The thought of receiving an injection in the eye may cause anxiety to many people. Doctors use eye injections to treat certain eye health conditions, such as retinal vein occlusion or diabetic retinopathy.
Eye injections, also called intravitreal injections, are an essential part of eye care. Many people may find receiving an eye injection scary, which
People have various methods to manage the anxiety that receiving an eye injection may cause, including medications, therapy, and relaxation techniques. Bringing a loved one as emotional support may also be effective in overcoming anxiety.
This article will explain eye injections and how they may cause anxiety, what a person can expect during and after receiving an eye injection, and the methods that may help people manage their anxiety about the procedure.
Eye injections are shots of medications given directly into the eyeball to treat several health conditions, such as:
- age-related macular degeneration (AMD)
- retinal vein occlusion
- swelling of the retina, or macular edema
- diabetic retinopathy
Eye injections are typically safe. However, the thought of having a needle going through the eye may cause fear and anxiety in people undergoing this procedure.
If a person experiences anxiety before an eye injection, they can speak with a doctor. A doctor can recommend several methods that may help people manage their anxiety and prescribe medications to help people relax.
Some people may feel more relaxed and in control, knowing what will happen during an eye injection.
Here is what people can expect during an eye injection:
- The doctor will numb the eyeball with an anesthetic using eye drops or eye gel. Sometimes, the numbing medication is through a small injection.
- The ophthalmologist will place an antiseptic on the eye and eyelids to prevent bacterial infections.
- The specialist will hold the eyelids open during the injection. They will use a device called a speculum.
- The doctor performing the injection will ask the person receiving the injection to look in a certain direction. This allows the specialist to inject the medication into the part of the eye that requires treatment.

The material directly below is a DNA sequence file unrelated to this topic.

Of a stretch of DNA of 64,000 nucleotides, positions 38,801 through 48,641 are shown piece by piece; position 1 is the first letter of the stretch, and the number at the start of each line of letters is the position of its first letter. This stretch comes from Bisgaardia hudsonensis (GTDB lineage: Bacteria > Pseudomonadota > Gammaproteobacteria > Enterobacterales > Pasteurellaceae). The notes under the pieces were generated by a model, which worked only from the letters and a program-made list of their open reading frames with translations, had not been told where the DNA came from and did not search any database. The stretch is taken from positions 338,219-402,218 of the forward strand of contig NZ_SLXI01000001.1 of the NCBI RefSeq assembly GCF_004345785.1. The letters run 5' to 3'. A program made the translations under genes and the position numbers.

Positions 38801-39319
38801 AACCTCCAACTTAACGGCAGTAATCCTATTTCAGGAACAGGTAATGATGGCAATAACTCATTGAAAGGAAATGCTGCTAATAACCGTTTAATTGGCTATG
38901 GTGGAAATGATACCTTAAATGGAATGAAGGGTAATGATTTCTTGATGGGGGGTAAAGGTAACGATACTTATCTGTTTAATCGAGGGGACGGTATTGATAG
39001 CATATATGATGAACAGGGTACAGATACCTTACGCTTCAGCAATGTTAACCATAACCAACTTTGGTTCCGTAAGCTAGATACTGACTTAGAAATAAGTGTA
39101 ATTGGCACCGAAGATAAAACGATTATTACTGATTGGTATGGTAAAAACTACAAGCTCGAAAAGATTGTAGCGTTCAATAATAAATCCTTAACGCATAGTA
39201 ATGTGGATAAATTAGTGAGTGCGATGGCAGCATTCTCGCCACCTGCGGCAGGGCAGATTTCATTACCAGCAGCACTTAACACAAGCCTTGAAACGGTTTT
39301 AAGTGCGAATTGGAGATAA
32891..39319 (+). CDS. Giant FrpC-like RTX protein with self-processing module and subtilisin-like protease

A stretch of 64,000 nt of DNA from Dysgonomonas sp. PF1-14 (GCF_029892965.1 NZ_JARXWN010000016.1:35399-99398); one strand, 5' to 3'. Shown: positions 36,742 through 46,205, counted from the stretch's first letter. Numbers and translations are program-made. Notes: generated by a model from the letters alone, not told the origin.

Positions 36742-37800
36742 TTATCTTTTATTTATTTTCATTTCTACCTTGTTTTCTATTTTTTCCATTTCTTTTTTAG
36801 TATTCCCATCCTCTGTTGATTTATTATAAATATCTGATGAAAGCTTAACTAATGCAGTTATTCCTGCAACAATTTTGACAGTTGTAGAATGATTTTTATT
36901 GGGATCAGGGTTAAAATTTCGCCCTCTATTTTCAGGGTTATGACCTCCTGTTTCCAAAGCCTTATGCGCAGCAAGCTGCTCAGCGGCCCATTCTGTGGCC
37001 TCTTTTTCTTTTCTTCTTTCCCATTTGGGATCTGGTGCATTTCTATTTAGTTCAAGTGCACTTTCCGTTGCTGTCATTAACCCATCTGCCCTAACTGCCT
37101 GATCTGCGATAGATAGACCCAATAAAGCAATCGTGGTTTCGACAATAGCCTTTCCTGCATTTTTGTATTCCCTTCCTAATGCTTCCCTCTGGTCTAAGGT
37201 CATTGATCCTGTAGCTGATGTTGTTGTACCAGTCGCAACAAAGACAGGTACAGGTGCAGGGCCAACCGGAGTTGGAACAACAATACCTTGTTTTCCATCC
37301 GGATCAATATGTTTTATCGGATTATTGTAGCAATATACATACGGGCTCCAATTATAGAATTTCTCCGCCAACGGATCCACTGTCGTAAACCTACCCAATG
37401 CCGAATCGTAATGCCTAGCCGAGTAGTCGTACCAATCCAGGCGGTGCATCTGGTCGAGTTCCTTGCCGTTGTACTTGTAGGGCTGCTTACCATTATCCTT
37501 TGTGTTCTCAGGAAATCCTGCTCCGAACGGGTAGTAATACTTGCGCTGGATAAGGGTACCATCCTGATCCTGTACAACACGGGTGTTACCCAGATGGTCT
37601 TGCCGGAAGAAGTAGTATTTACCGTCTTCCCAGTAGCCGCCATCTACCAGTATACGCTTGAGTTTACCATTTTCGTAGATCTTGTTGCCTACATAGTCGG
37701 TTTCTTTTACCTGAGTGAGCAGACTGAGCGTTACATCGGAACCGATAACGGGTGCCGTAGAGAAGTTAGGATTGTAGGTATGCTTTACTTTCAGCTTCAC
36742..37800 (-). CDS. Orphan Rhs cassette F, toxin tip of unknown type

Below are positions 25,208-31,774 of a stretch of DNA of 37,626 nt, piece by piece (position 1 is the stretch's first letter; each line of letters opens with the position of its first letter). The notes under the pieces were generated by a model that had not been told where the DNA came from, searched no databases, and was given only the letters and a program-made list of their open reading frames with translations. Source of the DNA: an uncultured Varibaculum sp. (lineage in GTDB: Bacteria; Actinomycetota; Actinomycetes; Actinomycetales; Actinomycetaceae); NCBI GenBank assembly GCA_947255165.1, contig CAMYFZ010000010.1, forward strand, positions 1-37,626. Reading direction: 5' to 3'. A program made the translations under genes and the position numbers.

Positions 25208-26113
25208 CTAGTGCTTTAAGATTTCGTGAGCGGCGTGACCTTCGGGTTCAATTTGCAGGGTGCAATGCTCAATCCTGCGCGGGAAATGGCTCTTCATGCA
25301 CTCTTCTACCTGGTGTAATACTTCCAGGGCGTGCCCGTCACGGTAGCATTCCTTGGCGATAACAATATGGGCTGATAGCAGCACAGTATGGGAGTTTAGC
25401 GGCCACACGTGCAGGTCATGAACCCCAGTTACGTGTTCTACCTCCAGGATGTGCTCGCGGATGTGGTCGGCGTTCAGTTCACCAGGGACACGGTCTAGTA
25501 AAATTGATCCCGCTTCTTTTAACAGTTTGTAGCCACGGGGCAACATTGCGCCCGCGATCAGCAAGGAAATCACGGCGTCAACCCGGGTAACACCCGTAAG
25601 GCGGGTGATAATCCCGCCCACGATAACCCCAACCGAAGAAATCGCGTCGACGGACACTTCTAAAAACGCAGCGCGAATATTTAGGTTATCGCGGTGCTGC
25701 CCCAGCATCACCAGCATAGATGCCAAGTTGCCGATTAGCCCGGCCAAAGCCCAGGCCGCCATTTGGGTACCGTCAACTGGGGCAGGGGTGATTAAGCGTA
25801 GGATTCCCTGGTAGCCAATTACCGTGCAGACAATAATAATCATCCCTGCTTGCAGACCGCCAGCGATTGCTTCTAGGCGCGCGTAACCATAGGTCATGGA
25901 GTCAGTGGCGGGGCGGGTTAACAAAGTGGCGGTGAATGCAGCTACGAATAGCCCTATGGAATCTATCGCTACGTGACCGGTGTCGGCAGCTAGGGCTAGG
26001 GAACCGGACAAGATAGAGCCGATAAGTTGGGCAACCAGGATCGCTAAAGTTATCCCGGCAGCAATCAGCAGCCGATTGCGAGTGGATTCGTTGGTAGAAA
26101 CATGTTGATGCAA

- The needle the ophthalmologist will use is very thin. During the injection, people only feel pressure without experiencing any pain or sharp sensation.
- After the injection, the specialist cleans the eye and removes the antiseptic medication. They will also check the eye, making sure there are no complications.
This procedure typically lasts between 10 to 15 minutes from start to finish. Some more sensitive patients may receive a subconjunctival injection, which is when the doctor injects an anesthetic in addition to numbing eye drops.
After an eye injection, people may notice a spot of blood in the eye where they received the injection. This is a subconjunctival hemorrhage, and when it occurs, it typically clears up within a week. People may also experience eye irritation for a few hours after the injection.
Complications after an eye injection are rare. However, they can happen, and people should contact an ophthalmologist if they experience any of the following symptoms:
Doctors may prescribe medications to help people manage their anxiety before an eye injection.
Cognitive behavioral therapy (CBT) may help change people’s way of thinking and their behavioral patterns. This can include helping them face their fears and what makes them anxious. CBT is a type of psychological treatment, and it may make it easier to undergo certain medical procedures, such as eye injections.
Bringing a friend, a family member, or a loved one can help people manage their anxiety before receiving an eye injection by providing emotional support. They can also provide relief from the anxiety a person may experience after receiving the injection by spending time with them and driving the person home.
There are several methods that people can use to relax, including:
The idea of receiving an eye injection can make people worried and anxious. Eye injections are a common treatment option for several health conditions that may affect the eyes. These injections are typically an effective treatment, and they are generally safe.
Taking anxiety medications, undergoing cognitive behavioral therapy, doing relaxation techniques, and receiving emotional support from a loved one can help reduce anxiety before and during the appointment with the ophthalmologist.